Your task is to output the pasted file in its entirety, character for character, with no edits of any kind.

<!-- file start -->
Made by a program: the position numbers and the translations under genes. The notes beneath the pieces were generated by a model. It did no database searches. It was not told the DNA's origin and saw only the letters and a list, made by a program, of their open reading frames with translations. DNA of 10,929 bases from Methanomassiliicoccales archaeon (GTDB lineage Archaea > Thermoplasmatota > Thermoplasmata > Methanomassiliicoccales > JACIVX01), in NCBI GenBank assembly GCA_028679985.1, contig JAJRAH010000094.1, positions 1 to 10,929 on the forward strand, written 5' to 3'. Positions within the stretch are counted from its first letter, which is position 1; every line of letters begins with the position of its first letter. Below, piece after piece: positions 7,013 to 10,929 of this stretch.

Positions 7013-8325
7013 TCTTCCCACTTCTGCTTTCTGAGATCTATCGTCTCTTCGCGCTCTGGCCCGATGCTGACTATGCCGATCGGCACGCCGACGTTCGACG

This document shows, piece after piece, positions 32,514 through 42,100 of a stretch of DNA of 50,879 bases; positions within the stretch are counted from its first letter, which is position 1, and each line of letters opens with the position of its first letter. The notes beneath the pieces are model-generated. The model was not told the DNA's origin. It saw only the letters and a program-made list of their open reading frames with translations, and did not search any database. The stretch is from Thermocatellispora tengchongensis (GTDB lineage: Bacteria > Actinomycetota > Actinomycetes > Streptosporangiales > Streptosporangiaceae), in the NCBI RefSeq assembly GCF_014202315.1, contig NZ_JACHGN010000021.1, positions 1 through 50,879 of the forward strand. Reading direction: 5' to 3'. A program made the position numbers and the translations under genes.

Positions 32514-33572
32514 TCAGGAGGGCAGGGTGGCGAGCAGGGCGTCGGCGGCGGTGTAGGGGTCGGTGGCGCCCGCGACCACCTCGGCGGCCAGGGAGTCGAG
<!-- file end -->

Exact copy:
Made by a program: the position numbers and the translations under genes. The notes beneath the pieces were generated by a model. It did no database searches. It was not told the DNA's origin and saw only the letters and a list, made by a program, of their open reading frames with translations. DNA of 10,929 bases from Methanomassiliicoccales archaeon (GTDB lineage Archaea > Thermoplasmatota > Thermoplasmata > Methanomassiliicoccales > JACIVX01), in NCBI GenBank assembly GCA_028679985.1, contig JAJRAH010000094.1, positions 1 to 10,929 on the forward strand, written 5' to 3'. Positions within the stretch are counted from its first letter, which is position 1; every line of letters begins with the position of its first letter. Below, piece after piece: positions 7,013 to 10,929 of this stretch.

Positions 7013-8325
7013 TCTTCCCACTTCTGCTTTCTGAGATCTATCGTCTCTTCGCGCTCTGGCCCGATGCTGACTATGCCGATCGGCACGCCGACGTTCGACG

This document shows, piece after piece, positions 32,514 through 42,100 of a stretch of DNA of 50,879 bases; positions within the stretch are counted from its first letter, which is position 1, and each line of letters opens with the position of its first letter. The notes beneath the pieces are model-generated. The model was not told the DNA's origin. It saw only the letters and a program-made list of their open reading frames with translations, and did not search any database. The stretch is from Thermocatellispora tengchongensis (GTDB lineage: Bacteria > Actinomycetota > Actinomycetes > Streptosporangiales > Streptosporangiaceae), in the NCBI RefSeq assembly GCF_014202315.1, contig NZ_JACHGN010000021.1, positions 1 through 50,879 of the forward strand. Reading direction: 5' to 3'. A program made the position numbers and the translations under genes.

Positions 32514-33572
32514 TCAGGAGGGCAGGGTGGCGAGCAGGGCGTCGGCGGCGGTGTAGGGGTCGGTGGCGCCCGCGACCACCTCGGCGGCCAGGGAGTCGAG